This is the first post in a series about the Steem reward system. Please read my disclaimer. Scroll down to the "Conclusion" section of this post for a TLDR version.
The goals of this series are to:
- Describe the nuts and bolts of how the reward algorithm works
- Describe some of the big economic ideas of how the reward system provides a reasonable incentive structure
- Make a few concrete suggestions for future hardforks to tweak the algorithms when improvements are possible
If you're interested in finding out exactly how a click on the "upvote" button, or the passage of time, translates into changes in pending payouts, follow this series!
As discussed in the whitepaper, content and curation rewards are 1 STEEM per block, or 3.875% per year, whichever is greater. The current implementation rolls both content and curation rewards into a single accumulator called
total_reward_fund_steem(available with the
get_dynamic_global_properties RPC, or at the steemd.com alternate UI).
total_reward_fund_steem is the total reward available for all posts as of the current block. As of this writing (block 1872548 on 2016-05-29),
total_reward_fund_steem is 3,748,054 STEEM. This is distributed according to a post's V-shares  (which are called
rshares2in the code). There are currently about 176,134,568 septillion  V-shares in existence, so one septillion V-shares is worth approximately 0.0213 STEEM. As described in the "Allocation and Supply" section of the whitepaper, Steem are added to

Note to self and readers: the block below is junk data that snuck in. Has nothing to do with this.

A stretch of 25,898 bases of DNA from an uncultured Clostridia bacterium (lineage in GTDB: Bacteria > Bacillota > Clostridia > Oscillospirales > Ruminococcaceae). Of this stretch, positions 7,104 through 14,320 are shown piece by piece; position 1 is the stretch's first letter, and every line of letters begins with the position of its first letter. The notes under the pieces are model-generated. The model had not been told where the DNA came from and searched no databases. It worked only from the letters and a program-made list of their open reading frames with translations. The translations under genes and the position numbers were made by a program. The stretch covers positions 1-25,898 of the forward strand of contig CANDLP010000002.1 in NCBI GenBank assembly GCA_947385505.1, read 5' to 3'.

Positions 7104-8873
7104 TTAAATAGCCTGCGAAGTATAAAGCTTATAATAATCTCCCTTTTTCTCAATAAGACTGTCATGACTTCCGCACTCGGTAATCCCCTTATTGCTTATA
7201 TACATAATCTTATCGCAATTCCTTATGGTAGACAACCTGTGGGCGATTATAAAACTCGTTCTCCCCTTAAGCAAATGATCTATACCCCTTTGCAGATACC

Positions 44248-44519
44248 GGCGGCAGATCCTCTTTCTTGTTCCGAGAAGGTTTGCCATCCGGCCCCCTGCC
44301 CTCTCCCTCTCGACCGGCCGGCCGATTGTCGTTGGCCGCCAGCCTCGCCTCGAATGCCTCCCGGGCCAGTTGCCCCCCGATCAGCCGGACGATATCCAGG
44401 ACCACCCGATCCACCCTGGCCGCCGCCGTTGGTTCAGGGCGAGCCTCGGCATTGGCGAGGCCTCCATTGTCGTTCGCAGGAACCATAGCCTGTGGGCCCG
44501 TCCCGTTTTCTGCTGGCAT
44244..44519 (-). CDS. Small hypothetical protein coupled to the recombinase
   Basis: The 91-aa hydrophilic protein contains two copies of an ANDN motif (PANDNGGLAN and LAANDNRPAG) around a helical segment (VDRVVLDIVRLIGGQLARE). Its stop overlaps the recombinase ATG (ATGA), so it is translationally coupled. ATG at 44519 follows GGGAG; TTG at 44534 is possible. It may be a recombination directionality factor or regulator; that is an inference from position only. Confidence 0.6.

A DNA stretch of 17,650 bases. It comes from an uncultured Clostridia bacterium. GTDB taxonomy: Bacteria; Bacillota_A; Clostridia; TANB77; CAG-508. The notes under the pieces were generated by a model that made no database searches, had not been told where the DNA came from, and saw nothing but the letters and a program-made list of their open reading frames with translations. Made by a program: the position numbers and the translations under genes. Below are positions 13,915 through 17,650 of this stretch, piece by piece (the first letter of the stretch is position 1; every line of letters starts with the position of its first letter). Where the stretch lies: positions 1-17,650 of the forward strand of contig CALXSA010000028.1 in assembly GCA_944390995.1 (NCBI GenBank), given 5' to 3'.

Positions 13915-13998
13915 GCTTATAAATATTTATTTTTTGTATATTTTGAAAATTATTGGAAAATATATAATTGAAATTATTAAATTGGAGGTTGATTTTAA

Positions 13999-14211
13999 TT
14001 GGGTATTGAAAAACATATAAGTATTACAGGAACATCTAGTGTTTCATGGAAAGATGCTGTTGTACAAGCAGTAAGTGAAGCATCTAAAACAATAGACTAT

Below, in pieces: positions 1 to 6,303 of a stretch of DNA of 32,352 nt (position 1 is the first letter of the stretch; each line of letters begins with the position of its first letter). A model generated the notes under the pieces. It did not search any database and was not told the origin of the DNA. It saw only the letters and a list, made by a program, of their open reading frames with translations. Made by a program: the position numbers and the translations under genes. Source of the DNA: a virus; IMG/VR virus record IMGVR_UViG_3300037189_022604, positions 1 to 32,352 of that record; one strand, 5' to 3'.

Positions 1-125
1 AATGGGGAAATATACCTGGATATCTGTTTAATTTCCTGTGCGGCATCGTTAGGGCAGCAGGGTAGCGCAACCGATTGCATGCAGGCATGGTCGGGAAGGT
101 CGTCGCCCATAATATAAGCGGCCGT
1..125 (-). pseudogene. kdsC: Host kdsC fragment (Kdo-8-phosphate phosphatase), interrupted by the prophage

total_reward_fund_steem every block. When a post is paid, its V-shares and rewards are simultaneously removed from the pool, resulting in no net change of the current Steem per V-share.
Here are some points to take away from this post:
- Each upvote "prints" V-shares, causing the upvoted post to get an increased percentage of
total_reward_fund_steemand slightly decreasing all other posts' percentage.
- The network "prints" a little bit of STEEM every block  and adds it to the reward without regard for the number of V-shares that have been issued, slightly increasing each post's payout every block.
total_reward_fund_steemon July 4 will be worth well over $2 million at STEEM's current prices, meaning that if we only have 1000 actively posting users, it is entirely reasonble to expect each user will on average  get at least $2000 worth of STEEM.
 The reason I want to stop calling them
rshares2 and start calling them V-shares will be revealed in a later post in this series.
 One septillion is 10^24 = 1,000,000,000,000,000,000,000,000.
 As discussed in the whitepaper, for every 1 STEEM printed to pay post rewards, 9 STEEM are printed to be divided among all holders of Steem Power, meaning that users who make a long-term commitment to the network by holding SP are protected to some extent from the inflationary effects of the "printing press".
 The payout per user will be unequal; there will be many users who get much less than $2000, or even nothing at all. This hypothetical situation is further based on the totally unrealistic assumption that the price of STEEM will remain the same over time. Remember my disclaimer.